Alejandro: “Of course, the problem with donating money, that we already though about it, through microloans or especially crowdfunding etc., is that it is not for a product, not for a project that takes ‘X’, because that is already achieved. Now, money is needed so that people will take the time this project needs. Although there is a recurring crowdfunding, I do not see it as feasible as the other one, the target crowdfunding. Besides, this is a very personal opinion; I think crowdfunding is made to pay your projects with your friends and family. This I think is a nice project that is striking and that any private entity will end up loving it.”
Maro: “I think Alejandro’s concerns in terms of economic resources are what also Elena mentioned: We do not need a specific economic resource to buy; we need permanent financial resources with which to not only cover costs but also pay wages, pay somehow everything that each of us is doing; it is an economic recognition of our qualifications, our work, and all that.
“As for the finance, we are not saying ‘we must buy this and this’; no. Maybe if we had an ‘X’ funding from a banking institution or a company or a subsidy or whatever, maybe with that we might already cover the cost of vans, gasoline, salaries… I think the crowdfunding is more intended to material needs, to have a material result, but not to have the result of maintaining a social project, and that is just the funding we need now.”
Alejandro: “Besides, I already talked to a girl who is dedicated to crowdfunding and she said ‘Nobody will be paying for that. You will obtain money for the instruments if needed, but the salary is not going to be paid by anyone, you will have to look for it’. ”
Maro: “The point is also that, right? If we want this to progress, to last and have a continuity, this is not a question of a macro-donation of 10,000 euros; really, as we are self-funding, the material costs of the project itself are met. The issue is wages. Wages, even with a macro donation would be very complicated, because it would cover 10 years from now and when that money runs out, you would have to look for another macro-financial agreement. Or the point would be to be able to sign agreements, grants, and concessions of any type of entity that requires a continuity or a four, five contract of renewable years. So in a way you have everything covered.”
Elena: “What I think also is happening is that before there was another girl who now is gone, and she did a great work directing the group. She has found a job and she left, not because she did not like this; she was delighted. Then, if for example I have a paid job and we are all in this every afternoon, every day in a foundation, a disabled association, an intellectual disability association, a blind or deaf association, etc., every day, both morning and afternoon, including making the musical project not only for percussion, but with other instruments, and we are fully dedicated to it, we have to get an economic report, because we have to live from something. In addition, at some point we can do a scientific research and that can have an impact, but what we are doing must also be recognized by other people, because if not, what happens? There comes a time when you get another job and eventually you leave this.”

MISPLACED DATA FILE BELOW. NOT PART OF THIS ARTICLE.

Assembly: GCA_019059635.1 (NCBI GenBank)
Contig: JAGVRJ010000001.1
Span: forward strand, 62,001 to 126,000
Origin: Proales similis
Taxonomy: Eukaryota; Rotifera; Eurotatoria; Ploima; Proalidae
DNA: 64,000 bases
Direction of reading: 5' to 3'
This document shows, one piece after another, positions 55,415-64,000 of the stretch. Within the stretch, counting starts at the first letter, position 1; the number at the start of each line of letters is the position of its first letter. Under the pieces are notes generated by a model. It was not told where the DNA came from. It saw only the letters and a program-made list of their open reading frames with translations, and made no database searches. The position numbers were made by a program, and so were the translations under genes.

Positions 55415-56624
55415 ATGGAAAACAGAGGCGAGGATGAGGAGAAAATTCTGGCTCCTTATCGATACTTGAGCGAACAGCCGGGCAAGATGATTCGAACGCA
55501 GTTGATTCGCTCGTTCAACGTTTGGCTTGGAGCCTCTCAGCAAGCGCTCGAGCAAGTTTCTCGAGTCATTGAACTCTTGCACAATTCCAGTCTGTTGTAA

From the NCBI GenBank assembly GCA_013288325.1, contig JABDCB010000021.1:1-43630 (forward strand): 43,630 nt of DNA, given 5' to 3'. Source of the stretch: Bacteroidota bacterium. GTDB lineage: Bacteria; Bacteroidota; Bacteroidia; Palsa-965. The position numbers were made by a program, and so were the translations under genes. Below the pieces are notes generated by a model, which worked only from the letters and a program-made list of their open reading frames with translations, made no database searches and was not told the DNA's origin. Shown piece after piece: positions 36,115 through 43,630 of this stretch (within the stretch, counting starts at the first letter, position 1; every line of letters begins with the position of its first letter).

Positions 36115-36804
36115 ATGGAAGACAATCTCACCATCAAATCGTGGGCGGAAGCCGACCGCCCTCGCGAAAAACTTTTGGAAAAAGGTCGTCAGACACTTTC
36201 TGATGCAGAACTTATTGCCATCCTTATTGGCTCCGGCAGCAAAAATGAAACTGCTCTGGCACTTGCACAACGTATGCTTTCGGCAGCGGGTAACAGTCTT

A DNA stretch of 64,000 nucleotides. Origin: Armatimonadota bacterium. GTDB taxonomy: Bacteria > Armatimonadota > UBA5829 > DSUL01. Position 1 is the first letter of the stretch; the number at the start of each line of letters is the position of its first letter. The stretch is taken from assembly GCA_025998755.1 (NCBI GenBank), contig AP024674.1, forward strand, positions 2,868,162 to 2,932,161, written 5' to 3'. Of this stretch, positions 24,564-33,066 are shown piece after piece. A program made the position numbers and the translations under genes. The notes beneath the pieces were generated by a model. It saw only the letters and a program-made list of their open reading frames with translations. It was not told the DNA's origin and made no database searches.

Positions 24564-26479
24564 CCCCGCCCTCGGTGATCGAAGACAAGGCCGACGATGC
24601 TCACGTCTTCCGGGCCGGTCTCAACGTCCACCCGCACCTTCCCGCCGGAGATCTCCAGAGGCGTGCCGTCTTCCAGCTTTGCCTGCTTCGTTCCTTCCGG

Alejandro: “Financing is to provide stability. Each one of us has the same situation with this girl. I’m unemployed right now. If I find something to work tomorrow, I’ll have to go. And I’m not the worst, because you like it or not, I’m support. But for example, if Elena leaves, she is directing the band, so then what can we do? Or Maro, for example, who is driving the car.”
Elena: “And the person that sharpens the instruments, because I have no idea to do it. I’ve thought for the next trials we have to teach the others how to direct the band and generally all I know, so when I leave, the others can do what I do.”
Maro: “The issue is that being a self-funded project, is very difficult for us to exclusively hire a person to direct. It’s very nice to say that we are all interdependent and how we want and how we care, but it is shitty, because the day I fail, or when my car gets a flat tire, everything goes to hell. Elena, the day she quits or she gets sick or has to go out or to a trip or something, everything goes to hell. On the day that Alejandro does not come, we lose support and we notice it a lot. Let’s say that by doing all so interdependently, each of us is responsible for a section and performs a task; and if that leg fails, we get all lame.
“Me, for example, I get my section changed and with the surdos I do not know what to do, I do not know how to support. If you remove Alejandro from the section of the boxand you put him in the surdos may be ok, because the surdos are easier, but we would become lame. Or, with only two people you cannot take a group of 12 or 13 people with disabilities. The matter is that we all are essential, but it is very easy for some of us to leave, because we need a job.”